There is a Central Waqf Council governing state waqf boards, looking into the implementation of rules and regulations. There are single Muslim Waqf boards with Shia representatives present, such as the one in New Delhi, and if income from Shia properties is more than 15%, a separate Shia board is formed. “Only 25% of Muslim waqf properties have been protected, 75% of our properties have not even been registered,” said Naqvi.

Advocate Mehmood Paracha, who is cementing the two communities ahead of the Lok Sabha elections through waqf cause, spoke to News on the sidelines of preparing a new proposal for a “Society for protection of Waqf and Heritage.” “Waqf property worth Rs 60 lakh crore is under encroachment by governmental and non-governmental agencies and to free it from the clutches of mafias Shias and Sunnis have to work together,” he said.

Paracha said this will have repercussions on the BJP’s Shia voters. “Things seem to be changing – the enemy’s enemy is not always a friend,” he said.

No evidence of Shia-BJP bond

The shia community and the intellectuals claim that the BJP-Shia equation is blown out of proportion to suit the saffron party's politics of creating divisions.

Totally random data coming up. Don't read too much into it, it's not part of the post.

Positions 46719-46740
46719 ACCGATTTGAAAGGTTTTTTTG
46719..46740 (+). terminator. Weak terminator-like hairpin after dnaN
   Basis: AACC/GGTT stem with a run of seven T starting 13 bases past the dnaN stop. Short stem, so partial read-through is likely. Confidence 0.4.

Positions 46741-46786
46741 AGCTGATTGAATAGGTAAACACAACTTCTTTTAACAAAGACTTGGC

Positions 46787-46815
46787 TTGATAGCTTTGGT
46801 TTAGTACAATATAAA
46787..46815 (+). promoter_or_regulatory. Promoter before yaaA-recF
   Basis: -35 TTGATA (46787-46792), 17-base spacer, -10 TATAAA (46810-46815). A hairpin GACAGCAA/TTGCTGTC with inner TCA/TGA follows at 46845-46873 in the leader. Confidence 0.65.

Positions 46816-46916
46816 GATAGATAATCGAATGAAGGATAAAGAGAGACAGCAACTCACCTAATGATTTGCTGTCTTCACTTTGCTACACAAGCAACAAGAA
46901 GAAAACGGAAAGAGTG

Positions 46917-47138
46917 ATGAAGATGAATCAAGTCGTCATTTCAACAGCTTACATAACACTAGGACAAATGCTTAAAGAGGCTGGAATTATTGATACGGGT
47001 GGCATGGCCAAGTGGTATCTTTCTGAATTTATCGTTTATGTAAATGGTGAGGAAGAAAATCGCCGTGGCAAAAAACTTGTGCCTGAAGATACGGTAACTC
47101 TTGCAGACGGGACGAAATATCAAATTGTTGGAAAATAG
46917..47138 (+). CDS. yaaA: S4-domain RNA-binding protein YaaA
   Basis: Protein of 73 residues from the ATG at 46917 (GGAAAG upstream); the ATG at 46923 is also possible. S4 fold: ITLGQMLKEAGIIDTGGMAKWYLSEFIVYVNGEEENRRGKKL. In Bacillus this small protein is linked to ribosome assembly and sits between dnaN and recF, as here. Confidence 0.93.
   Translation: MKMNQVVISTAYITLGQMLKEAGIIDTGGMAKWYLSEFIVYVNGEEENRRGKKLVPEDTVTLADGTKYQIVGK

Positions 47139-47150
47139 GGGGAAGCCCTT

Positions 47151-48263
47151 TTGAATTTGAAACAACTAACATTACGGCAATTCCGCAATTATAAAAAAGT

Justice Haider Abbas Razi, who retired as a senior judge from Lucknow High Court, countered the charges and said, “The Shias close to power are the ones with a vested interest. The BJP government also knows this and uses their opportunism to create the Shia-Sunni divide. They will get those people who can speak in divisive language. They hold no power among the Shia public.”

Ali Khan Mahmudabad, an academic and spokesperson of Samajwadi Party, said, "There are a number of so-called high profile leaders who have tried to create the BJP-Shia equation for their own vested interests. Also, the only place where a small percentage of Shia votes goes to the BJP is Lucknow and not in other constituencies."

Other Shia leaders said that the BJP tries to attract the Shia votes as it appeals to the sentiment of "minority within a minority".

But Mahmudabad said, "The BJP and the RSS are trying to use the narrative of the acceptable Muslim- Shias and Sufis - to create fissures within the community because this fits their "war on terror" narrative and also tries to disaggregate their opposition to all Muslims."

"These specific Muslim groups, shia, are more Indian because of their cultural practices. Hence, they are using internal sectarian polemics for their own political gain but there is no data to show that this effects vote casting," he added.